The interesting thing is that the chef cooks with very
          cheap cuts of meats, meaning there's a lot of innards
          on the menu, veal heart and liver, fried pig's feet and
          ears on a layer of bulots (sea snails??), cake of
          eggplant and oxtail, grilled sardines on deep fried
          peasant bread and melted cheese, etc. He also bakes his
          own bread which is delicious. The desserts are very
          innovative too: scoop of lavender ice cream floating on
          a thin biscuit in a soup of fresh berries for example.
          It's worth a try if you feel culinarily adventurous and
          ready to put up with a friendly but rather overwhelmed
          service. For example, it was the first time in France I
          hear a waiter ask a party to leave the table and wait
          for their cab outside of the restaurant.

          Other restaurants worth mentioning are:
          Le Tire-Bouchon, rue des Entrepreneurs, 75015
          Le Troquet, rue Francois Bonvin, 75015
          Le Restaurant d'Eric-Frechon in the 19th
          Le Bistrot du Dome, rue Delhambre, 75006. This one
          particularly for the best grilled squid in the world,
          called Calamar a la placha. Make sure you go to the
          Bistrot, not the main restaurant called the Dome, very
          chic and very expensive. They also have another Bistrot
          du Dome in the 11th arrondissement, near the Bastille.

          I hope you'll have a nice trip to Paris. Don't forget
          service is already included in the check. Tipping is up
          to you and depends on the service you received. It's
          definitely not 15-20%.

          1 Reply
          1. re: joyce briand

            Joyce, very belated thanks for the great, savvy
            message.

            To you as well as everyone else who's taken the time to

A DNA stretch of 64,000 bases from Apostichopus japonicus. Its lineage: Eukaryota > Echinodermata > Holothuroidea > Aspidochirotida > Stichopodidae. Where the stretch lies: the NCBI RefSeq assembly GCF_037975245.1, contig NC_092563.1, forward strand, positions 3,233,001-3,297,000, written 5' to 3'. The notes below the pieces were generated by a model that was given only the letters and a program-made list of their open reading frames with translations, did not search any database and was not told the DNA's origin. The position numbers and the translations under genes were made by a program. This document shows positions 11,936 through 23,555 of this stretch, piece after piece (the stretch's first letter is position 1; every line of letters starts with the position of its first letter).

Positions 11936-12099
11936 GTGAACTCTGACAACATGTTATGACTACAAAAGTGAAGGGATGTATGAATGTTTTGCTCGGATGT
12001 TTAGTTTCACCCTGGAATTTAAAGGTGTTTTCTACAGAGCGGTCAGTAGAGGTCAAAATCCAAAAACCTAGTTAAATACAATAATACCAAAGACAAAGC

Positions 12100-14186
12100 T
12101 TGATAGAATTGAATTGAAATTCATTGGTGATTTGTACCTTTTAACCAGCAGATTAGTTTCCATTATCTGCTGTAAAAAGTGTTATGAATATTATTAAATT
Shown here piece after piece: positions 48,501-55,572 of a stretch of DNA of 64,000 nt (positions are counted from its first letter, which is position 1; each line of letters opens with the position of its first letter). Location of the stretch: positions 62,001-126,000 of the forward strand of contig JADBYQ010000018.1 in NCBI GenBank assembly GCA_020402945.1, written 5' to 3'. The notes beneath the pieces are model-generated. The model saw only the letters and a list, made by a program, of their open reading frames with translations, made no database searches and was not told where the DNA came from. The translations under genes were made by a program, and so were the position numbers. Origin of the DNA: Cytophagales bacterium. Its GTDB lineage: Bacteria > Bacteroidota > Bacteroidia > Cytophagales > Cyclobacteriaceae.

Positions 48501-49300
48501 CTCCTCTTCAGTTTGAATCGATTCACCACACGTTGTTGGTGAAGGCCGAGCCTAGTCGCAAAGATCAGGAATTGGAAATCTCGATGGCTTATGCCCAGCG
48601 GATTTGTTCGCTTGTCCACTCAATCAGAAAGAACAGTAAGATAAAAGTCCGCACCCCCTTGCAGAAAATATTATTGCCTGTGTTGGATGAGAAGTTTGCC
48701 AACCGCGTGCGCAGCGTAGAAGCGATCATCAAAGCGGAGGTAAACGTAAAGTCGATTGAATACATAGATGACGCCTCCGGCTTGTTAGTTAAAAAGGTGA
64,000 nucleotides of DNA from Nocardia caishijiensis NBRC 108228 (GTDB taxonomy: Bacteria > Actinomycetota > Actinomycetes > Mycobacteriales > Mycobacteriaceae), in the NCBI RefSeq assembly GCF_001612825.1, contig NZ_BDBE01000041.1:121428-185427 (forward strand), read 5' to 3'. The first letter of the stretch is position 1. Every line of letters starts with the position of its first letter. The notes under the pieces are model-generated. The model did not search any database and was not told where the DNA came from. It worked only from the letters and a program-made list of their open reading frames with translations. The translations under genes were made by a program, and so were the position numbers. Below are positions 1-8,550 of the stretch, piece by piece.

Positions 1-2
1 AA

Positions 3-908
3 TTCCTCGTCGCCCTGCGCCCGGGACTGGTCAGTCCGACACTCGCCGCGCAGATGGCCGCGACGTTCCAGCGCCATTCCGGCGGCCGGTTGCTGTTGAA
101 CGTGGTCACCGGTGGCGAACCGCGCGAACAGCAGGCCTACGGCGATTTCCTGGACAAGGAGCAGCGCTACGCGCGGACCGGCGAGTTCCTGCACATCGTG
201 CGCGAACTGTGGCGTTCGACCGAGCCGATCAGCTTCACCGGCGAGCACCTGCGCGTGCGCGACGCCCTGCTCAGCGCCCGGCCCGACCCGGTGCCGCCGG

post great stuff like this but received no replies, I'd
            like to say: YOU'RE NOT BEING IGNORED! Your tips are
            being noted and filed by legions of hounds (we get many
            thousands of hits per day). You're helping more kindred
            spirits than you'll ever know.

            Sorry I don't have time to personally thank every
            poster...but if people are helped by postings like
            Joyce's, the best way to give back is to post about
            things YOU know...even if nothing more exotic than
            where to find slightly better corn muffins in Toledo.
            Or point out errors or closings...or disagree with
            posted opinions if your experience has differed.

            Even the most obscure information will help somebody
            one day--and obscurity makes for the best reading! (see
            George Osner's wonderful messages re: the minutae of
            the Modesto, CA food scene).

            These boards constitute a database for the worldwide
            chowhound community. Please help feed it!

          2. I ate at Jules Verne on August 26 and it is touristy and romantic at the same time. A room full of turistas, including us, but we had a window table (reservation made by a Paris friend) and watched the sunset over Paris. Tres magnifique! The cuisine was inconsistent. (As a comparison, we had dinner at Daniel a few weeks before and the cooking there was superior). Terrific langoustines at the start, mediocre veal, average cheese course, great chocolate and a relatively fair wine list in terms of depth and price. As you would expect, food prices were high. The service was surprisingly gracious as we had out kids with us, killing two birds with one stone - a visit to the Eiffel Tower and a good meal in Paris. On the whole, I think you would do better elsewhere, staying away from the Michelin 3 star "shrines", which are usually occupied by business types, if you desire a combination of Parisian romance and cuisine. Bonne chance!